You’ve probably heard about the famous 10 000 rule (popularized by Malcolm Gladwell). The idea is that if you practice the thing for 10 000 hours, you’ll be a master.
Maybe it’s not so straightforward. What if the “thing” is not your cup of tea? I bring you an example.
Let’s say there’s a computer programmer in some company, and he’s very talented at programming. One day he needs to do a presentation, but he doesn’t want to do it at all. He’s terrible at public speaking.
The management insists. He stumbles through, but it’s a mess.
After the mid-year performance review, the manager concludes that he needs to focus on his public speaking. He is sent to training, and he does indeed becomes better. But not much.
In the next review, his public speaking issue is again brought up. The manager is not happy and insists on his public speaking skills. Somehow his talent in programming is not that remarkable.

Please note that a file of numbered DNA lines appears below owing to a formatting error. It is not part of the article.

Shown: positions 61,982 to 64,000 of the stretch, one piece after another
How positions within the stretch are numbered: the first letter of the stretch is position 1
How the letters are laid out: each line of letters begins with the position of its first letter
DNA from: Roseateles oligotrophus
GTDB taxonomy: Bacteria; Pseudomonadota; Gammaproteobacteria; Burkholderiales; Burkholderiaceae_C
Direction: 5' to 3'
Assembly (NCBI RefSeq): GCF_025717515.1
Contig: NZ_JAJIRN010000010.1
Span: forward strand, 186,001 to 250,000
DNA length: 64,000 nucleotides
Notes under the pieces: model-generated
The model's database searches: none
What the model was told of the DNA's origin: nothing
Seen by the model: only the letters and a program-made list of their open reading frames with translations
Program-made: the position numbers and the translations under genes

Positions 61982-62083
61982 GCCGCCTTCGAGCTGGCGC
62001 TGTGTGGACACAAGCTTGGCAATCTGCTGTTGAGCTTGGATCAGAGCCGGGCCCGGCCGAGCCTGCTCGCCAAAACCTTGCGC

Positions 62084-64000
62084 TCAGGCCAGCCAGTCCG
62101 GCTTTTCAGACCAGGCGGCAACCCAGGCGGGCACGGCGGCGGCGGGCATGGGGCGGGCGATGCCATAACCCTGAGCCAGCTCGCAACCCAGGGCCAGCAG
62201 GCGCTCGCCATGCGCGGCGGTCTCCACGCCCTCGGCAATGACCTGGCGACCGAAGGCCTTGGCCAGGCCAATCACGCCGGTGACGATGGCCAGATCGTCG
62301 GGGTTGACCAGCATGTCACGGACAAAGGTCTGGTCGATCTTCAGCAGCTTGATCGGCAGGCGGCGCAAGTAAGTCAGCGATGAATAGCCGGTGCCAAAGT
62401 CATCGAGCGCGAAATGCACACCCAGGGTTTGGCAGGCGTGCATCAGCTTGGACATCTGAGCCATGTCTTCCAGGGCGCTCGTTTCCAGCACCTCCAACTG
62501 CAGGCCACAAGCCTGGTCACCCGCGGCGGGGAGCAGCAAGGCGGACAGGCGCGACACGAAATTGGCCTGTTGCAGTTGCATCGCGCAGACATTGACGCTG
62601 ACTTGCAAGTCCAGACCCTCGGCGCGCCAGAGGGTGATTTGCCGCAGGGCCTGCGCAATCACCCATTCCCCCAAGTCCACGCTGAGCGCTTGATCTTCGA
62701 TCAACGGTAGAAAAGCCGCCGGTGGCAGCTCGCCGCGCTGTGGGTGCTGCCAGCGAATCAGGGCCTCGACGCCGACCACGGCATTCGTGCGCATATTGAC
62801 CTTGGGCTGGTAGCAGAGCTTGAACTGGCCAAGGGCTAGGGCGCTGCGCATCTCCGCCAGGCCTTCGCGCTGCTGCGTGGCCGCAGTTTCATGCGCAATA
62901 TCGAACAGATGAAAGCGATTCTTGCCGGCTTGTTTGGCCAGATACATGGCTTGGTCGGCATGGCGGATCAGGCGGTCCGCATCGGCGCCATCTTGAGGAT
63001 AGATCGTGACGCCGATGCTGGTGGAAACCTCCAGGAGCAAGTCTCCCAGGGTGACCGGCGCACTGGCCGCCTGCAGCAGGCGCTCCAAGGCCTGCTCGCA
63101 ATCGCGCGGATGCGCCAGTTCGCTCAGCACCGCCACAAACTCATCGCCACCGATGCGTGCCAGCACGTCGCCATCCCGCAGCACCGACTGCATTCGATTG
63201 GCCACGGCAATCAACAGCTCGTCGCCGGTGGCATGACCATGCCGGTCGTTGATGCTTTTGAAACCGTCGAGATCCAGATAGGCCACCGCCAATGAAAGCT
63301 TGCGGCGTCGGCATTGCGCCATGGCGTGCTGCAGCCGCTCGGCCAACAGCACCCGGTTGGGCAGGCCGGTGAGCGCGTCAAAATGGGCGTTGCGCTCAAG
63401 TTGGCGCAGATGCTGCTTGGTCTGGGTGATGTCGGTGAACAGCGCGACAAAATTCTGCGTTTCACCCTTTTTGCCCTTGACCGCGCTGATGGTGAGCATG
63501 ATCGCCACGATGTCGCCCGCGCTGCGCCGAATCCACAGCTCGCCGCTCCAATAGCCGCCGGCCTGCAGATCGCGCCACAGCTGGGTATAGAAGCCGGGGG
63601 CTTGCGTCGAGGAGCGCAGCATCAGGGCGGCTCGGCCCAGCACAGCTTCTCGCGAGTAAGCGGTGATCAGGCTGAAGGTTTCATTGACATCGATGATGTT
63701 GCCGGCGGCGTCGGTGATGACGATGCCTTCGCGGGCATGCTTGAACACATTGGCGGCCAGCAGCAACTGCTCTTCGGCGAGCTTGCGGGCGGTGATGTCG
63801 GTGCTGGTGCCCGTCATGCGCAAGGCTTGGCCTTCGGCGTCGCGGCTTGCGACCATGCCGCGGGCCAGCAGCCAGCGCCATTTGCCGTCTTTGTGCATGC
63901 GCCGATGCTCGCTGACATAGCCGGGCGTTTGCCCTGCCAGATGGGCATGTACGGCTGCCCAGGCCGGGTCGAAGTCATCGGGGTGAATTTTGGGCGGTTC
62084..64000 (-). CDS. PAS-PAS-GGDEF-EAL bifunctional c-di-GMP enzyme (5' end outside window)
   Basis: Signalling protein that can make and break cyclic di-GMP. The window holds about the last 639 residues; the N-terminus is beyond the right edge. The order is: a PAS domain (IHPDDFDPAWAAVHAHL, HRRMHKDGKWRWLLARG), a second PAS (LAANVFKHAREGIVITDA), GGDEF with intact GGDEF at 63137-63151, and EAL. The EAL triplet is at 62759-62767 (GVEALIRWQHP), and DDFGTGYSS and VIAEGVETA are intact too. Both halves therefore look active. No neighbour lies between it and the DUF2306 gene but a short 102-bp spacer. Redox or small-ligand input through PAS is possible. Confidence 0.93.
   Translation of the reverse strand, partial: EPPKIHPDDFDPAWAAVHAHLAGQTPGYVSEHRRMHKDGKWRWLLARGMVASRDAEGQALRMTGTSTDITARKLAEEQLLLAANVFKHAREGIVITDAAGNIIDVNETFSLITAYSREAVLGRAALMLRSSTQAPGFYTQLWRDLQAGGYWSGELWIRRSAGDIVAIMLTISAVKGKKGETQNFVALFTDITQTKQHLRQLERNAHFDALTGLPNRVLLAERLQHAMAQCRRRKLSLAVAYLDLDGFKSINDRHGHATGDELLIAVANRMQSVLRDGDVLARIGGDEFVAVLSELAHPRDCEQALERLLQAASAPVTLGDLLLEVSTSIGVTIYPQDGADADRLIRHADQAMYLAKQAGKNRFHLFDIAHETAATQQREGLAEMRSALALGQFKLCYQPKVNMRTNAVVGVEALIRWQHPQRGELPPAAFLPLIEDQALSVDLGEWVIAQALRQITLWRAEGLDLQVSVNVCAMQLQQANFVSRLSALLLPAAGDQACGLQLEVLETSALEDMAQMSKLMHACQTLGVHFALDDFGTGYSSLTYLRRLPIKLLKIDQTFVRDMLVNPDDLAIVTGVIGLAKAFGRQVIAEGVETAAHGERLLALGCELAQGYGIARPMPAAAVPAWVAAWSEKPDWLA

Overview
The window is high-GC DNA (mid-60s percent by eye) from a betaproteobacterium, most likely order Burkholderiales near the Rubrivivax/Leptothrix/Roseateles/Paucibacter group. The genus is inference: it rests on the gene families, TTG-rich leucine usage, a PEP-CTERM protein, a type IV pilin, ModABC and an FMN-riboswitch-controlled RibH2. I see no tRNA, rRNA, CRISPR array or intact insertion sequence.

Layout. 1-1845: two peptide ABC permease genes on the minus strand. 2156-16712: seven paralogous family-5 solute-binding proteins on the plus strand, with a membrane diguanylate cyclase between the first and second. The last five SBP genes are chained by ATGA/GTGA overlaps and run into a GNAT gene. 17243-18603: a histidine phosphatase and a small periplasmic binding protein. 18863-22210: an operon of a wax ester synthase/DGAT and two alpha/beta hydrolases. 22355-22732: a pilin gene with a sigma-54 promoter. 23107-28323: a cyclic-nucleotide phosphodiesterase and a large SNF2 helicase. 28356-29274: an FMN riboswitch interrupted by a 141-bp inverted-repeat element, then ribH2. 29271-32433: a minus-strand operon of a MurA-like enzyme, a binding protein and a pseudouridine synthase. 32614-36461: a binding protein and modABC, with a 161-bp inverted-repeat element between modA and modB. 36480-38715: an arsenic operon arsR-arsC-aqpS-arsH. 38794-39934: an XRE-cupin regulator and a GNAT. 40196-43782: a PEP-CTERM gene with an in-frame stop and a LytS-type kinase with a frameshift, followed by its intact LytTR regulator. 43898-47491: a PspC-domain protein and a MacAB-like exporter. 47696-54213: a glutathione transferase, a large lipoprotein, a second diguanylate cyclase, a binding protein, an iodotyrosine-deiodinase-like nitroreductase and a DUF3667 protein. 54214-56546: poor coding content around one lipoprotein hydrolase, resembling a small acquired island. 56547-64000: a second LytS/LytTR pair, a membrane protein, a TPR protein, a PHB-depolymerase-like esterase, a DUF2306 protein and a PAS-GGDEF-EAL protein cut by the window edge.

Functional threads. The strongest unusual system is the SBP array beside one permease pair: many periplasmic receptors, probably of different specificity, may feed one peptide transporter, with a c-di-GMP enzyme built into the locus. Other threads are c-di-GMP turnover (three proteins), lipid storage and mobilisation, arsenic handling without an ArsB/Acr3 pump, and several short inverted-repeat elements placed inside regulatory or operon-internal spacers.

No wonder almost everyone hates the mid-year reviews.
The problem with the (typical) story above is that the company doesn’t focus on the strengths of the programmer and shifts the focus to something he’s terrible at. They put a lot of emphasis on the area he’s awful and no stress on what he’s good at. In the end, he will be a mediocre programmer and less than an average public speaker.
If they would focus on what he’s good at and put all the resources in that area, he’d become a superstar programmer. Perhaps not, but probably quite close. Public speaking is not what he does. He does programming. So there’s no point on insisting that he’d get good at something, that he doesn’t like doing at all.
Giving him only very minimal training in the public speaking area is enough. The focus should be on his strength(s) instead. And it should reflect on the performance review too.
We can’t be good at everything, and that’s fine. Einstein wasn’t good at basketball, and he did not care.
No need to waste your time on the areas you’re bad at. You’ll never be an expert at them. You can get good enough, but not the best. You do need talent.
Find your strengths and focus on them.